Imagine you’re walking in California’s redwood forests. Birds are chirping, the air is warm, blue sky peaks through the lush green foliage above your head. As you walk you pass by folks gardening, doing yoga in the nearby amphitheater and cooking together in a communal kitchen.
This may sound like the makings of a popular vacation spot, but this is actually a description of Salesforce’s Trailblazer Ranch — a luxe new spot for the tech giant’s employees to connect. Starting next month, the company says its workers will be able to visit the property for any onboarding, training or talent development meetings they need, capping off nearly two years of predominantly remote work.
“The past two years have challenged us to reimagine not only how we work, but also how we connect — and what it means to build a culture in an all-digital, work-from-anywhere world,” Brent Hyder, the president and chief people officer at Salesforce, wrote in a recent blog post. “With Trailblazer Ranch, we’re igniting our culture for our next chapter. We’re reimagining how and where we connect for the new world we’re in. Our physical spaces serve a different purpose today than they did two years ago.”
This retreat site is an extension of Salesforce’s “Success from Anywhere” strategy it unveiled last year, which allows employees to choose either a fully remote, hybrid or entirely office based way to work — and supplies the necessary digital and in-person tools to do it. At Trailblazer Ranch, employees from all over can come together and participate in “tactile experiences” like guided nature walks, garden tours and cooking classes, which are intended to allow for “learning, planning and team-building,” said Hyder.
“After years of being on Zoom calls and staring at computer screens, we’re encouraging our employees to step away from their screens,” he continued, citing a recent study from professional services company Deloitte which claimed that employees are working three more hours a day compared to before the pandemic. “Trailblazer Ranch is an opportunity to disconnect from technology and connect with each other.”
A ‘New Standard’ for the Future of Work
That same Deloitte study also found that well-being in general has become a high priority for employees amid the pandemic, and employers are beginning to follow suit. Salesforce isn’t the only company leaning into nature and adventure to keep its team happy. Just a few months ago, Chicago-based logistics unicorn project44 announced it was making luxury van getaways a new employee perk.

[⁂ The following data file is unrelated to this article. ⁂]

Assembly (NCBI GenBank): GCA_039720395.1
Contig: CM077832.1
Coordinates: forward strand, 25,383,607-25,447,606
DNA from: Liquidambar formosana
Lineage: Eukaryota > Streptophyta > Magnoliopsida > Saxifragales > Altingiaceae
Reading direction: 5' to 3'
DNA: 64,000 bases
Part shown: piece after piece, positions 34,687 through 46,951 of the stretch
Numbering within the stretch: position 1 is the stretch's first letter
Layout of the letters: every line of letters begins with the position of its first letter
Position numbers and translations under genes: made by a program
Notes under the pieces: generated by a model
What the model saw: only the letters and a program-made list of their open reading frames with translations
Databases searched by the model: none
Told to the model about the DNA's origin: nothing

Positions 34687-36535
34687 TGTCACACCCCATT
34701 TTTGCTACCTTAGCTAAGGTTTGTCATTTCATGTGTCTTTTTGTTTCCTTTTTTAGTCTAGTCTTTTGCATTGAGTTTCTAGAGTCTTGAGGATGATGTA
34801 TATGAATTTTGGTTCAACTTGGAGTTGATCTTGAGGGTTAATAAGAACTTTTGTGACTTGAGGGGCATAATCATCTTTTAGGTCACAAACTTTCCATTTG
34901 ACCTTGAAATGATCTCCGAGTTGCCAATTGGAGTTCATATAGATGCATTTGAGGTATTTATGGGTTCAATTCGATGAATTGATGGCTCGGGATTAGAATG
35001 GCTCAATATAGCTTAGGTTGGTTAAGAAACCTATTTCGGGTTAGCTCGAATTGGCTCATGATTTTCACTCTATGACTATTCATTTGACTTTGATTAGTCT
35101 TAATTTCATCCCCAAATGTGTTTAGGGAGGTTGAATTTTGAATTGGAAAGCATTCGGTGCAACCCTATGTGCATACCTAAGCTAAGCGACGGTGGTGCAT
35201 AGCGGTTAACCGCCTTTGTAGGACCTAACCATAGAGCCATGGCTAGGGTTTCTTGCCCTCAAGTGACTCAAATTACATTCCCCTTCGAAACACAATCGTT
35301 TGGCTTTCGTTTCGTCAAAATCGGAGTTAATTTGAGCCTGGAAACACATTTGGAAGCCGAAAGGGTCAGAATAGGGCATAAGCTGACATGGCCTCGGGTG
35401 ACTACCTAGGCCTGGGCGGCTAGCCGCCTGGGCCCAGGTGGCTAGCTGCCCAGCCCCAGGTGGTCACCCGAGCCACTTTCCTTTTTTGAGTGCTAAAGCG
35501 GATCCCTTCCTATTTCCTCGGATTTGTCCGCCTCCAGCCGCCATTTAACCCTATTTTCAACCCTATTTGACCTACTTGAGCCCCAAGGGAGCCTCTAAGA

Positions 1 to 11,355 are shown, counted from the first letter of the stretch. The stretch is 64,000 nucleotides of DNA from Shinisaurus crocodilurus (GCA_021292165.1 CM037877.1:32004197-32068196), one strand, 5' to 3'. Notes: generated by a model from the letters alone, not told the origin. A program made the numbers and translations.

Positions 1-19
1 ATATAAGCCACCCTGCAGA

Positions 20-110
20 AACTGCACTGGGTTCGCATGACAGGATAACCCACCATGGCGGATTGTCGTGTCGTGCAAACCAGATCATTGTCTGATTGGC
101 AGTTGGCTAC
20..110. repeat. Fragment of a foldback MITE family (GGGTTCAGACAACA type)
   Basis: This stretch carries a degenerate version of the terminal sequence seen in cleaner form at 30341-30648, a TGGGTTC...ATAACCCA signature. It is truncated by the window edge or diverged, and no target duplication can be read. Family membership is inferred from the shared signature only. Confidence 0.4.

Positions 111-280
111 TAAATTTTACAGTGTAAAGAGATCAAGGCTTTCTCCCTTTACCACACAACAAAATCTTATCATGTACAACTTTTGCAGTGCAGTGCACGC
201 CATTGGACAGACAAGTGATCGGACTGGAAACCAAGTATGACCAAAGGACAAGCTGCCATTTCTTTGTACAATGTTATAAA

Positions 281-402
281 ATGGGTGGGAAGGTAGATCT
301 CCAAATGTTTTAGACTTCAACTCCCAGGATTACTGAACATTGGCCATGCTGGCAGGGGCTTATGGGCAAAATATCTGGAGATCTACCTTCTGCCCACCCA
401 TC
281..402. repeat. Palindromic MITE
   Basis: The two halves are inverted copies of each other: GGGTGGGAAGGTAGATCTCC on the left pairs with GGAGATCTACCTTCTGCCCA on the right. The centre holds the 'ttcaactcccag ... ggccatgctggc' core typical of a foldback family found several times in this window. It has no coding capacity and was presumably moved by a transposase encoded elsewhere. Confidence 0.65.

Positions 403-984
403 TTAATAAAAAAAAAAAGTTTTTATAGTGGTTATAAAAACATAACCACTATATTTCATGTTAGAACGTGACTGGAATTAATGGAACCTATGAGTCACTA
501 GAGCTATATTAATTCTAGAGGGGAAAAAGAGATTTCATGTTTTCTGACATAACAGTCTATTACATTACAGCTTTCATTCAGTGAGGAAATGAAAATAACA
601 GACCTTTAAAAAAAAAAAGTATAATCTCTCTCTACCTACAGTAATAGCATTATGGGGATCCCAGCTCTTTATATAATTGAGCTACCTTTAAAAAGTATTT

This is thanks to a partnership with Roameo, a Colorado-based startup with a fleet of 22 souped-up conversion vans that are equipped with mobile internet, electricity, heating and air conditioning and even a shower. Project44 rented one of the vans, and is now allowing its employees to sign up and take it on “van-cations” when they want. So far, employees have gone everywhere from Salem, Massachusetts, to Key West, to the Badlands.
Kendall Raymond, a VP on project44’s people team who designed and manages this program, says the opportunity to spend time outdoors, “adventuring, gaining new perspectives” has had many benefits on employees — “creative thinking, innovation, mental health and happiness.” She added that the company will continue to provide the perk “so long as it is providing value to their team member experience.”
“Companies who wish to have best-in-class talent must innovate their team member experiences to attract, engage, and retain team members.”
“The outdoors have been a reprieve from the socially distanced society we have become accustomed to, especially in city settings,” she told Built In via email. “Over the last two years the world has changed at an accelerated rate. Talent across the globe has experienced blurred lines between work and life and as an output we have seen the workforce demanding a new age workplace experience. Companies who wish to have best-in-class talent must innovate their team member experiences to attract, engage, and retain team members. These reimagined team member experiences will set a new standard for the future of work.”